A pediatrician has joined the staff of Southwest Health System at Southwest Memorial Hospital in Cortez.
Dr. Moriah Tarpey is practicing at the SHS primary care clinic, caring for newborns through early college-age students, well and sick alike.
Tarpey previously practiced pediatrics in Yakima, Washington, and in Grand Junction.
She completed her residency at the University of Tennessee School of Medicine after earning her medical degree from Saint Louis University School of Medicine. She also attended college at St. Louis University and graduated summa cum laude with a dual major in biology and theology.
“I am very excited to call Southwest Colorado home and thankful to work alongside such an amazing team with the common goals of providing fantastic care in combo with the small-town personal touches that make all the difference in our patients’ experience, both in illness and in health,” said Tarpey.
Tarpey is board certified through the American Board of Pediatrics and is a fellow of the American Academy of Pediatrics.
She has an interest in breast-feeding medicine and is certified as a lactation educator.
In a news release, SHS said Tarpey also “has a passion for helping families to navigate complex medical concerns in children. She has a heart for working with families that are fighting addition.”
“Dr. Tarpey is exactly what SHS has been searching for in a pediatrician — a kind spirit with the experience and commitment to rural medicine that our community deserves,” said Southwest Medical Group Chief Operating Officer Kerri White-Singleton.
Tarpey loves all things outdoors and strives to “bring the next generation up humbly and deeply connected to this amazing world we each borrow.”
She is married to Dr. Jeff Tarpey, who also was recently hired by SHS, and works in the inpatient wing of Southwest Memorial.
Tarpey said she is a “grateful doctor’s wife” and proud mother of three rambunctious boys.
“I enjoy being sidekick in my family’s many adventures of yak farming, beekeeping, gardening and mountain exploring,” she said.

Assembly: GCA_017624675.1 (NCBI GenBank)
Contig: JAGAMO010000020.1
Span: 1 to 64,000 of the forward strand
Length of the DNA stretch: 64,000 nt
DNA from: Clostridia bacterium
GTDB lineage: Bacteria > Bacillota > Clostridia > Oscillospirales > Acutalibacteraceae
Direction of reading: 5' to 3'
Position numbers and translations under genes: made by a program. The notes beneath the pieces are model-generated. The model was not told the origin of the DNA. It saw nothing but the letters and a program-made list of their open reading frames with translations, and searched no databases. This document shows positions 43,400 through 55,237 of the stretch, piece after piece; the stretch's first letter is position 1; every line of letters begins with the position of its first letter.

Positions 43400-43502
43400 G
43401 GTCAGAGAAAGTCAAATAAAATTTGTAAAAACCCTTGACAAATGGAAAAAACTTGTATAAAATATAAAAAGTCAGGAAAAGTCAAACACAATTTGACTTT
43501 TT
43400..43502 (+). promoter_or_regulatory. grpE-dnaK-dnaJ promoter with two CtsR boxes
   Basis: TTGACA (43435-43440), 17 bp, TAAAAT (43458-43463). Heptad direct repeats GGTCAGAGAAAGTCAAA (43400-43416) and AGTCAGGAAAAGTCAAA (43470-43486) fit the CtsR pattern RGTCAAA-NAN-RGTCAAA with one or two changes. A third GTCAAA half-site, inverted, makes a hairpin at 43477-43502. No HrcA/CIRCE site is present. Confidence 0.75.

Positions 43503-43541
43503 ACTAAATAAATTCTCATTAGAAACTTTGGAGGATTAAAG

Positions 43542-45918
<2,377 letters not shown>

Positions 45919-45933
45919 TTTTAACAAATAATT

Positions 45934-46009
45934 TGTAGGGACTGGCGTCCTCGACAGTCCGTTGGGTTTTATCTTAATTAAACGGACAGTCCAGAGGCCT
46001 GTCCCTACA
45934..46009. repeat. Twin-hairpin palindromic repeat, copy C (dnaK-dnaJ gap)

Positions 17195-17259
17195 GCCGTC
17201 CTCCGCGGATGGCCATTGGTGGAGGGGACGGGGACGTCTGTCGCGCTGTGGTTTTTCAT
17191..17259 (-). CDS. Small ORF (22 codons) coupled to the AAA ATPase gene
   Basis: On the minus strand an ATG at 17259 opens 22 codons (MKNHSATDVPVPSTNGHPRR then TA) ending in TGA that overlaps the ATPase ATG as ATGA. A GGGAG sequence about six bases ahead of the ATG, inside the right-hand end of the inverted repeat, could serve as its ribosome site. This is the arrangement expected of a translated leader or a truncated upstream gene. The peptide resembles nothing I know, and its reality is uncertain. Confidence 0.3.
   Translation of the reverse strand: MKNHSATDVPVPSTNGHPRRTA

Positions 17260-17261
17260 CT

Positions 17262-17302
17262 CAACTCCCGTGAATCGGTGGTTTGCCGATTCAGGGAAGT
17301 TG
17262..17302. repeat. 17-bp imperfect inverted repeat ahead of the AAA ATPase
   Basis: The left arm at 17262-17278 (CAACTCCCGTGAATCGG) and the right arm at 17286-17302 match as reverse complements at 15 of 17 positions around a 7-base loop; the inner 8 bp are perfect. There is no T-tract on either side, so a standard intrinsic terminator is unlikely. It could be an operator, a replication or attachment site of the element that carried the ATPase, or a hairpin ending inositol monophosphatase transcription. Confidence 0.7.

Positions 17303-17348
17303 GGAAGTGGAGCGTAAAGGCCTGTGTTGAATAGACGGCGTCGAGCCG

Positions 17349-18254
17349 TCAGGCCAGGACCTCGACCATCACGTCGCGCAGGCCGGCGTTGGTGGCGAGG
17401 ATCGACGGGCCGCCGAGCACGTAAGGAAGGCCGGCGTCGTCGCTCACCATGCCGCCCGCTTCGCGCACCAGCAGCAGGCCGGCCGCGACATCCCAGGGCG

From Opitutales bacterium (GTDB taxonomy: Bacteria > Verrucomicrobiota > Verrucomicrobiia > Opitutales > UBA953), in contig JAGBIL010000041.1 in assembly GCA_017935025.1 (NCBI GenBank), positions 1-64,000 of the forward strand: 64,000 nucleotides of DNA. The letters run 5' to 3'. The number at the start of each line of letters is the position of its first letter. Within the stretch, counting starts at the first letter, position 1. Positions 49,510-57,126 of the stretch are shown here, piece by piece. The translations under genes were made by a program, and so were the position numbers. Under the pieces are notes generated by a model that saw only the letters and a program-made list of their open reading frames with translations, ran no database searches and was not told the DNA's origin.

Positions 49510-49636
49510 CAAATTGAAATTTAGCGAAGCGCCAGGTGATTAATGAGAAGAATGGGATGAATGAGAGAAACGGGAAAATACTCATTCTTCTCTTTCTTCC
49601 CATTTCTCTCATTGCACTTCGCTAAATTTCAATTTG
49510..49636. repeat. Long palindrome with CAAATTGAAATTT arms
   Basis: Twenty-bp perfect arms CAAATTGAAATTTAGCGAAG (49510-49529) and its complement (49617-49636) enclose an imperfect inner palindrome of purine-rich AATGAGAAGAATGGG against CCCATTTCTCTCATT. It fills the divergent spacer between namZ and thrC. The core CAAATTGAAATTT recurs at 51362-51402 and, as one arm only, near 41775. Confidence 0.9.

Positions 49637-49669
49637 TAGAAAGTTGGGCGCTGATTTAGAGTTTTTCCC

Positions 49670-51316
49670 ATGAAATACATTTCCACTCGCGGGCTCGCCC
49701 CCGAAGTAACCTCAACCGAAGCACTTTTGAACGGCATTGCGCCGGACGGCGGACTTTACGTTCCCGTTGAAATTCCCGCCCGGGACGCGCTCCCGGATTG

Dr. Moriah Tarpey responded to questions submitted by The Journal.
What do you like about practicing medicine in a rural area?She said her upbringing was in a small Midwestern farm town with a work ethic similar to Cortez. Her dad was a auto mechanic teacher, and her grandfather, a World War II vet, raised 2,000 chickens for egg sales.
After leaving her rural Midwestern setting to seek a medical degree and gain experience in larger centers, she was ready for a small town.
“My husband and I are so grateful to be able to give our kids the small-town experience of being brought up by ‘a village’ here in the Cortez area,” she said.
“I am excited for the depth of relationship that can develop in a setting where I may run into my patients at the store, on the trails or in my own children’s classrooms. The stronger the team we can create around any given child will help maximize his or her strengths and build the resilience needed to thrive.”
Could you talk a bit about how you generally approach medical issues with children? What are some common medical ailments with children?She cites experience raising her own children, and combines that with her medical training.
“My first goal is always to ensure a child is as comfortable as possible by engaging parents and caregivers in the process of the evaluation and treatment,” Tarpey said. “Many things about a doctor visit can feel unnatural or scary for a child. We spend time warming up in play, exploring the tools and becoming comfortable to help kids be at their best.”